The Reel Review


This latest installment in the Kingsman spy action franchise, starring Ralph Fiennes, is the backstory prequel of how the fictional, secret spy organization began, starting with key moments leading up through World War I.

Ralph Fiennes in The King’s Man.

After 2015’s really fun Colin Firth/Taron Egerton original, Kingsman: The Secret Service, followed two years later by an absolutely dreadful follow up, Kingsman: The Golden Circle, writer/director Matthew Vaughn is back. But his prequel has an identify crisis. It feels like three movies: one, a serious, old school war drama in the vein of 1917 and Dunkirk; another, an audition tape for a future James Bond film with a cartoonish Blofeld-type villain; and the other, the more familiar, goofy action/comedy with ridiculous but raucously entertaining scenarios. Sound confusing? It really is.

Harris Dickinson in The King’s Man.

The film inserts its fictional characters into key moments of WWI history – among them: the assassination of Archduke Franz Ferdinand in Sarajevo, the assassination of influential Russian mystic Grigori Rasputin, and an attempt by villains to use Mata Hari to blackmail U.S. President Woodrow Wilson into keeping the United States out of WWI. The clever manipulation of actual events is fun, but despite some well-done moments, the constant, jarring tonal shifts prevent the muddled, violent film as a whole from ever quite gelling.

Gemma Arterton in The King’s Man.

Fiennes leads the strong cast as the emotionally torn, pacifist-minded spymaster, with an also excellent Harris Dickinson (Maleficient: Mistress of Evil, Beach Rats) as his idealistic, patriotic son. The highly choreographed fight scenes are entertaining with a really fun to watch Gemma Arterton and Djimon Hounsou. It is in those moments that The King’s Man really shines and is very entertaining. Sadly, those moments are clouded by a writer/director who just couldn’t decide what type of film he wanted to make.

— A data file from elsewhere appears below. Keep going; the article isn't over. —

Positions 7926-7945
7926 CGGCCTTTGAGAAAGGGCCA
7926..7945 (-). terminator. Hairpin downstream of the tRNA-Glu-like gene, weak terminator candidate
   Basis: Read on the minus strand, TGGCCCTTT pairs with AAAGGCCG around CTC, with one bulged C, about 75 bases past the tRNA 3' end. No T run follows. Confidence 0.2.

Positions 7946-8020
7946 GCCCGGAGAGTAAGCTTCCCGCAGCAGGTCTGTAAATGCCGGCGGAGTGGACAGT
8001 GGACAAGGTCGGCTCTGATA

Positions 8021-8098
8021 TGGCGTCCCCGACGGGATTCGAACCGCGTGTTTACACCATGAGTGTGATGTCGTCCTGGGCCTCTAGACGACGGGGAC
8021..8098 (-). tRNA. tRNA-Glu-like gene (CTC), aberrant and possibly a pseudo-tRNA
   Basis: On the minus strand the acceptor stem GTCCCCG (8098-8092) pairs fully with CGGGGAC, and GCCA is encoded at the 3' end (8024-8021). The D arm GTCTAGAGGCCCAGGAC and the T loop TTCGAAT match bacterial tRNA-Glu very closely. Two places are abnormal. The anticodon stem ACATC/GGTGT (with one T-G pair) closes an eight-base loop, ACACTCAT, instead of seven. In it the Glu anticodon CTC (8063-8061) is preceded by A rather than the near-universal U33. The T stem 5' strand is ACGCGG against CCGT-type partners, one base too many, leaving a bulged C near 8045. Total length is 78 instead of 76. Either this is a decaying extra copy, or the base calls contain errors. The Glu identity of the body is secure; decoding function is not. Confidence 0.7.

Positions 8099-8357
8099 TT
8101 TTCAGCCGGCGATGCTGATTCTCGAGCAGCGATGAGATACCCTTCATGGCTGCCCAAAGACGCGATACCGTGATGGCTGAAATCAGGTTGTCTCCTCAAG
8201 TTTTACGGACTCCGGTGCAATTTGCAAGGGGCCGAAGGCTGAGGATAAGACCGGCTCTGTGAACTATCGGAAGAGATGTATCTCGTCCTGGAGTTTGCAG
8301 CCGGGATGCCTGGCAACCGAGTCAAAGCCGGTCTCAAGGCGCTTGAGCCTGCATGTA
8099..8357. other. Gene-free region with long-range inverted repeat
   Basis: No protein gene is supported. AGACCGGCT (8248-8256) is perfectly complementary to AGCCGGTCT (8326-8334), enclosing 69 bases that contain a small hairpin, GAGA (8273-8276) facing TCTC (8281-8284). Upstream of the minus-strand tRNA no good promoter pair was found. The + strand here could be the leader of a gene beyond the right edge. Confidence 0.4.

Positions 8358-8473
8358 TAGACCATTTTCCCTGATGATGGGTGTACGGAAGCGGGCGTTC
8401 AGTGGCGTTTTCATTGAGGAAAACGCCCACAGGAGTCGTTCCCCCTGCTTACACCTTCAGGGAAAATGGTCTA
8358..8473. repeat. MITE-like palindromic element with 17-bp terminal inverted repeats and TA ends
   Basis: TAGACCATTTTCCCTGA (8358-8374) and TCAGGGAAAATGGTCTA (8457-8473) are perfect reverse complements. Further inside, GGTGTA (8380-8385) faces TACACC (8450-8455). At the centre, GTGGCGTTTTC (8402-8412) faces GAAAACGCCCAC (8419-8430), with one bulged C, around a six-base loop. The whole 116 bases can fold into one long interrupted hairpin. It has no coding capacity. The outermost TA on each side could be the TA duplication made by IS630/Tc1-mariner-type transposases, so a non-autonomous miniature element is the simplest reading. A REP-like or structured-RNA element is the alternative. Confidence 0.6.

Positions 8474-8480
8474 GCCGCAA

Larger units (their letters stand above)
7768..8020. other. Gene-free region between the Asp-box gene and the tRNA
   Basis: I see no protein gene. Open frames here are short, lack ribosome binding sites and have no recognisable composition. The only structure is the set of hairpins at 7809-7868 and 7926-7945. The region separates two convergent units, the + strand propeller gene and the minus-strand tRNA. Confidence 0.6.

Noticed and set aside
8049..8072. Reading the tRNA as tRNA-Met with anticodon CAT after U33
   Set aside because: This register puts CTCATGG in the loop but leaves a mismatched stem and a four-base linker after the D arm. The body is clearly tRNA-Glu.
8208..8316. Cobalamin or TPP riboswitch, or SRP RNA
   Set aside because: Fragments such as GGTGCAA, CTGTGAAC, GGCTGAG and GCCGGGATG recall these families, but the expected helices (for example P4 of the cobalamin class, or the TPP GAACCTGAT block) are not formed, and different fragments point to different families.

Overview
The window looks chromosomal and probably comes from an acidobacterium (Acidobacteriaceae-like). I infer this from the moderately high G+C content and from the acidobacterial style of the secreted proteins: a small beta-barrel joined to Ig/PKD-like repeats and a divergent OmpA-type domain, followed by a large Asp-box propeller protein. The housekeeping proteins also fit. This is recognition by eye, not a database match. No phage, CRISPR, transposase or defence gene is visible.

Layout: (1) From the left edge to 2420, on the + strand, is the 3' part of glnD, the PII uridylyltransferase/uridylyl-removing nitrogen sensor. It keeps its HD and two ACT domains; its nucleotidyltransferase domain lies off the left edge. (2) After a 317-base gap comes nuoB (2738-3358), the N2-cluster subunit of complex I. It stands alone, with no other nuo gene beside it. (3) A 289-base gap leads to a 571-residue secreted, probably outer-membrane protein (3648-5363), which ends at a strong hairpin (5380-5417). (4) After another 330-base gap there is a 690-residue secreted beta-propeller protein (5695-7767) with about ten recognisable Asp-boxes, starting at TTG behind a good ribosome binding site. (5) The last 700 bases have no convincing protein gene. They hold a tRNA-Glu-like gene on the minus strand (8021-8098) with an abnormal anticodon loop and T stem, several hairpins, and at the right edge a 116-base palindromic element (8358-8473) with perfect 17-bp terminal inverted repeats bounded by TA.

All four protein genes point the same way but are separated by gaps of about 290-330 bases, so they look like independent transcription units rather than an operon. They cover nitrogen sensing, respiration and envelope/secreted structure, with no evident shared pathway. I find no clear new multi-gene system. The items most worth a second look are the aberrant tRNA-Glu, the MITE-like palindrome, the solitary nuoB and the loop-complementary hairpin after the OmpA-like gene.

• Ralph Fiennes, Gemma Arterton and Neil Jackson have all appeared in James Bond films – Arterton and Jackson in 2008’s Quantum of Solace, and Fiennes as M in the last three Bond films – 2012’s Skyfall, 2015’s Spectre and 2021’s No Time to Die.

The King’s Man was initially scheduled to hit theaters more than two years ago, on November 15, 2019 but was repeatedly delayed, much of those due to the COVID pandemic.

Just right of Latin Bridge, in Sarajevo, Bosnia-Herzegovina is where Archduke Franz Ferdinand and his wife Sophie were assassinated in 1914.

• So which of the historical claims in The King’s Man are accurate? Austro-Hungarian Archduke Franz Ferdinand and his wife Sophie WERE assassinated near Latin Bridge in Sarajevo in 1914 following a failed car bomb attack earlier in the day, sparking the start of WWI. Rasputin was not bisexual (he was actually a homophobe) but did have influence over the Russian Tzar until his own assassination in 1916. Mata Hari never met U.S. President Woodrow Wilson but was executed by a French firing squad in 1917, convicted of spying for Germany during WWI.


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